Mach-Hommy - Mach’s Hard Lemonade Music Album Reviews

The clandestine and engrossing Newark rapper’s latest is a seamless continuation of a long string of reliable records; it is also one of his strongest yet, engrossing despite its brevity.

About halfway through Mach’s Hard Lemonade, Mach-Hommy thanks his fans, then catches himself: He’d rather refer to them as “investors.” This word is both a reference to the unusual passion the Newark rapper inspires in his followers and of the exorbitant prices he charges for his music and merchandise (the deluxe vinyl version of Lemonade retails for $444.44, the standard version a steal at half the price). But as time goes on and Hommy’s catalog grows, the idea of fans as investors begins to evoke the image of a satisfied shareholder, idly reaping the benefits of betting on this nomadic maybe-genius who seems committed to quarter-over-quarter growth.
Mach-Hommy’s public persona––the quasi-anonymity, the wonderfully prickly interviews, his refusal to allow sites like Genius to sell ads against his transcribed lyrics––and his probing, uncompromised music might suggest a flightier artist. But Hommy has grown prolific, even when you allow for gaps on the release schedule where albums that are unaffordable or unavailable on streaming platforms might otherwise sit. Lemonade is the seamless continuation of a long string of reliable Hommy records; it is also one of his strongest yet, engrossing despite its brevity.

It would seem that there is an opportunity for Hommy to court some crossover fame: Lemonade’s digital release was exclusive to Tidal; he was photographed last fall at a meeting with JAY-Z, who took obvious inspiration from Hommy’s cadences for his verses on Jay Electronica’s A Written Testimony. But the closest Hommy comes to incorporating Jay into his latest work is a line on album opener “SBTM” (“I seen the same shit happen to Shan”) that alludes to a quip on Vol. 3 about rappers biting another Juice Crew member. And so when he raps, on that same song, “I was hidden/Now I’m risen,” you understand that Hommy––and not well-meaning advisers assembled around a conference table––is the one setting the stakes and scope of his myth.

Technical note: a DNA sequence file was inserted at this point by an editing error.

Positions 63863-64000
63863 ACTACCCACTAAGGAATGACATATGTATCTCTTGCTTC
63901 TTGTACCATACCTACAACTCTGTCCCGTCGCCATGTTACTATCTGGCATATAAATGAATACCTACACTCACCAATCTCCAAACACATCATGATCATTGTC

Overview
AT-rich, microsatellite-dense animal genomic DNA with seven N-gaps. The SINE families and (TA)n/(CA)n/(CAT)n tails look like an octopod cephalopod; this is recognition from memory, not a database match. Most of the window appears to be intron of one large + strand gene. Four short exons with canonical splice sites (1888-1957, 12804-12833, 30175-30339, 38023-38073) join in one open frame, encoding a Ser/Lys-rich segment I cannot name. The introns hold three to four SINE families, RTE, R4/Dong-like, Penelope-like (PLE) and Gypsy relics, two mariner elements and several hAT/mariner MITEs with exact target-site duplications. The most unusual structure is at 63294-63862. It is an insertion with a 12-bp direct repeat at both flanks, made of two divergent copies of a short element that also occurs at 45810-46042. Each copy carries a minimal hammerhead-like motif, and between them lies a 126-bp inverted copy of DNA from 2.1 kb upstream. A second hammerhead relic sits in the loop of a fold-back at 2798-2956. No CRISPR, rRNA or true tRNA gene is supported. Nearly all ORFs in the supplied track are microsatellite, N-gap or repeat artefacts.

Lemonade is mixed more crisply than some of Hommy’s other records, but the sound design––pleasingly jagged, occasionally muddy––is still the unifying force in his music. Hommy is a collagist, someone who can connect lines from a posthumous Biggie song and Baby Doc Duvalier’s reign in Haiti to MC Shan and the Atlanta rap group D4L (Fabo and the late Shawty Lo are both shouted out in the opening verse of “Smoked Maldon”––before Hommy compares himself to Steve Prefontaine). These scraps of material culled from seemingly disparate worlds suggest an observer so keen that he sees the source code of life hidden to the rest of us; he realized the value in masking up in public long before the plague.

When rapping, Hommy exercises remarkable control: at times his verses will seem to careen across the beat, becoming more and more verbose, all while slowly revealing an underlying, rhythmic logic. (This makes it all the more jarring––and rewarding––when Hommy opens his chest and bellows a verse, as he does on the superb closer, “NJ Ultra.”) But it’s Hommy’s intermittent singing that makes his albums so dynamic: See his chorus on “Marshmallow Test,” where the way he croons “One for you… one, two for me” turns an experiment famously carried out on children into a cool, capitalist taunt.

Lemonade’s high point is “Squeaky Hinge,” a moment of complete synthesis for Hommy’s technical virtuosity and musical instincts, his sly humor and his feel for the violent undercurrents in American cities. “The smell of death” wafts from apartments on gentrifying blocks near where the “hot mama” is “in the bordello with the Jonathan.” There’s a devilish bounce, even, to the way he opens the track: “What’s pocket change?/What’s house money?/What’s stock exchange?/All I know is clout, dummy.” Mach-Hommy is interested in evoking, not explaining, and has neither the patience nor desire to bring you up to speed.
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About Wanni Arachchige Udara Madusanka Perera

Hey, I'm Perera! I will try to give you technology reviews(mobile,gadgets,smart watch & other technology things), Automobiles, News and entertainment for built up your knowledge.
Mach-Hommy - Mach’s Hard Lemonade Music Album Reviews Mach-Hommy - Mach’s Hard Lemonade Music Album Reviews Reviewed by Wanni Arachchige Udara Madusanka Perera on Monday, August 24, 2020 Rating:

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